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Al-Azhar Grand Imams

Al-Azhar Mosque/Al-Azhar Grand Imams
Al-Azhar Grand Imams

Monday, August 17, 2020

Ḥassan Al-Quwisnī (1250 AH/1834 CE-1254 AH/1838 CE)

Burḥānuddīn Ḥassan Al-Quwisnī

Office assumption date

1250 AH/1834 CE.

Retirement date

1254 AH/1838 CE.

Era

Muḥammad ˁAlī Pasha.

A Note about the Grand Imam

     Burḥānuddīn Ḥassan Ibn Darwīsh Al-Quwisnī Ash-Shāfiˁī was born in Quwisnā, Minoufiyyah, Egypt. He memorized the Noble Qur’an in his village and then joined Al-Azhar where he studied Islamic Jurisprudence according to the Shāfiˁī School. He was educated by the three former Grand Imams of Al-Azhar, Al-ˁArousī, Ad-Damhoujī, and Ḥassan Al-ˁAṭṭār. Despite being blind, Al-Quwisnī was a noble man who was revered by the princes and the elite. He assumed Al-Azhar Grand Imam’s position, succeeding Grand Imam Ḥassan Al-ˁAṭṭār from 1250 AH/1834 CE until his death in 1254 AH/1838 CE.

Brief Biographical Notes

     Source books do not provide much information about Grand Imam Ḥassan Al-Quwisnī. They mention that he was born in Quwisnā, and that he was blind. He joined Al-Azhar Mosque, endeavored, persisted and devoted himself to studying and seeking knowledge until he gained superiority among the scholars of his time. He had an august personality; thus, he won the scholars’ respect, and the princes and the great people’s appreciation.

     He was educated by the three former Grand Imams of Al-Azhar, Al-ˁArousī, Ad-Damhoujī, and Ḥassan Al-ˁAṭṭār. It was said that he competed with Al-ˁAṭṭār in excellence in knowledge and poetry.

     Al-Quwisnī was considered a master in the Shāfiˁī Islamic Jurisprudence. Given his eloquence, intelligence and acumen, he occupied the best characteristics scholars enjoyed, due to his intellectual excellence in Theology, Logic and Philosophy. Considering his high esteem and polymathy, scholars exclusively nominated him to succeed the former Grand Imam Ḥassan Al-ˁAṭṭār after the latter's death.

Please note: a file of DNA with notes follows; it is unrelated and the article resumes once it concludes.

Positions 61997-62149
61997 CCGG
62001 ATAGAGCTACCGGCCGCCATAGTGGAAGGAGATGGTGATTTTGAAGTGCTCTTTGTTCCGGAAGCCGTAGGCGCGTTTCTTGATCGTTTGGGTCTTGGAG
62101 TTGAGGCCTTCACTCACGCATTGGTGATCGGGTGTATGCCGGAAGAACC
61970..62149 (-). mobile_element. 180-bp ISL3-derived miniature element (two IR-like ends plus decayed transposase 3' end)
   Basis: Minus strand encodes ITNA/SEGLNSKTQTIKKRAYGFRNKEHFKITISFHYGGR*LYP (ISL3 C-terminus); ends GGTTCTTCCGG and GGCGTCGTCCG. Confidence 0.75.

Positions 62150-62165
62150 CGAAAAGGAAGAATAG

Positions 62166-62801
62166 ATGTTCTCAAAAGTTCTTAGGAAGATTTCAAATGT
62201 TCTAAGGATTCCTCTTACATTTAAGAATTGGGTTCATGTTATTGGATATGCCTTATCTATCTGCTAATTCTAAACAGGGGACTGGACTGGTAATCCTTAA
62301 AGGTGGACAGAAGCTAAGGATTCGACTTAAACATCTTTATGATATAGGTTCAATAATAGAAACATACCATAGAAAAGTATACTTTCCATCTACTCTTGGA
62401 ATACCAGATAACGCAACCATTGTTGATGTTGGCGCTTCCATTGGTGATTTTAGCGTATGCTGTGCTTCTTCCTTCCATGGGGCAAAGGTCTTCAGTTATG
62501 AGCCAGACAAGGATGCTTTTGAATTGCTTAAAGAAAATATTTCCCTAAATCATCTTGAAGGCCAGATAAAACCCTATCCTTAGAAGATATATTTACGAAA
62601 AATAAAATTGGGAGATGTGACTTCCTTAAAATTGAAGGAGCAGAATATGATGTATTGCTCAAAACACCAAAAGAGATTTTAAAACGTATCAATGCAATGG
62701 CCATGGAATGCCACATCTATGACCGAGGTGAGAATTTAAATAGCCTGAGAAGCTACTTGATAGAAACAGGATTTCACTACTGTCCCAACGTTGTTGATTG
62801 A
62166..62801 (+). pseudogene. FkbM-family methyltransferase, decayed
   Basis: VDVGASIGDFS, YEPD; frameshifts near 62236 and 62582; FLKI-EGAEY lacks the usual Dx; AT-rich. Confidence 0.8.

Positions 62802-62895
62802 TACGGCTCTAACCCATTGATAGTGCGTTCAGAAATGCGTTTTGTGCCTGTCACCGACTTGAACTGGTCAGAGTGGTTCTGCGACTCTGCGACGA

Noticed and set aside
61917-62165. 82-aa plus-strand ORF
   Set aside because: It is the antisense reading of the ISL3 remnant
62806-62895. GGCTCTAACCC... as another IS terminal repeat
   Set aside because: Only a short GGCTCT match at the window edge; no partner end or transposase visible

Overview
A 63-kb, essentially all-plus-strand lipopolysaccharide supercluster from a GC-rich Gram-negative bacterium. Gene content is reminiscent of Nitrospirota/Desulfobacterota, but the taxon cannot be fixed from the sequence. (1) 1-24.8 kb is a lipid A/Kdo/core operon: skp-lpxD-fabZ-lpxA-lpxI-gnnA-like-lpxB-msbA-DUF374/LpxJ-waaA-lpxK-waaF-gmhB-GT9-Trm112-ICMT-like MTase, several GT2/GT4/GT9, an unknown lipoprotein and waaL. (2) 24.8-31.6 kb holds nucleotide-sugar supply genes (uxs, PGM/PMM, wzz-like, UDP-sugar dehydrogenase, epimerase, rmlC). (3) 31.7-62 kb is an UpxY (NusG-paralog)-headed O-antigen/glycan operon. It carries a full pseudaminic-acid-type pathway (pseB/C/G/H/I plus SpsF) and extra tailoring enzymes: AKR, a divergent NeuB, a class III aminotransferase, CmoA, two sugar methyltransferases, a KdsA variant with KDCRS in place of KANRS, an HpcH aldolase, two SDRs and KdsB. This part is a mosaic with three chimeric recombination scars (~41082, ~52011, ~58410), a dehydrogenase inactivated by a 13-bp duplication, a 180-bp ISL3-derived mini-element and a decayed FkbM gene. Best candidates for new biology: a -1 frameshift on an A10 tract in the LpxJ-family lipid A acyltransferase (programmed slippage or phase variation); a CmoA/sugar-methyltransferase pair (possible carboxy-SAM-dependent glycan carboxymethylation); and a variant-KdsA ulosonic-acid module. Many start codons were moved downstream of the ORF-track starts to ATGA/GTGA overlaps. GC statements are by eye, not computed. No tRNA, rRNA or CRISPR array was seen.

With regard to his attitude and knowledge, Grand Imam Al-Quwisnī enjoyed the same good reputation as Abul-Ḥassan Ash-Shāzilī, a role model in the Islamic Mysticism, due to Al-Quwisnī's asceticism, and his devotion in performing prayers and practicing the acts of worship. Thus, he became a man of honor with a high vitality, may Allah rest his soul in peace. When Muḥammad ˁAlī Pasha wanted to grant him some worldly boons, he refused. It is also obvious that he was erudite in the Shāfiˁī School of Islamic Jurisprudence. It was said that he was a master in the Shāfiˁī School.

     Many of his students became luminary scholars, including Grand Imam Ibrāhīm Al-Bājūrī, Sheikh Muṣṭafā Adh-Dhahabī. Among his most brilliant students was the renowned Rifāˁah Aṭ-Ṭahtāwī.

     Al-Quwisnī assumed Al-Azhar Grand Imam’s position in 1250 AH/1834 CE. In spite of his blindness, he fulfilled the duties of his high position as if he was a sighted one, and even better. He continued to teach Islamic Jurisprudence and giving lectures to his students until his death in 1254 AH/1838 CE.

Notable Contributions and Events

• He set a shining example of brotherhood and harmony among the Muslim scholars, rejecting division among them.

• The ruler, Muḥammad ˁAlī Pasha wanted to grant him some worldly boons, but he categorically refused to accept all the tempting offers. Despite being poor, he enjoyed personal pride.

• A number of his students later became famous scholars.

 

Categories: Grand Imams
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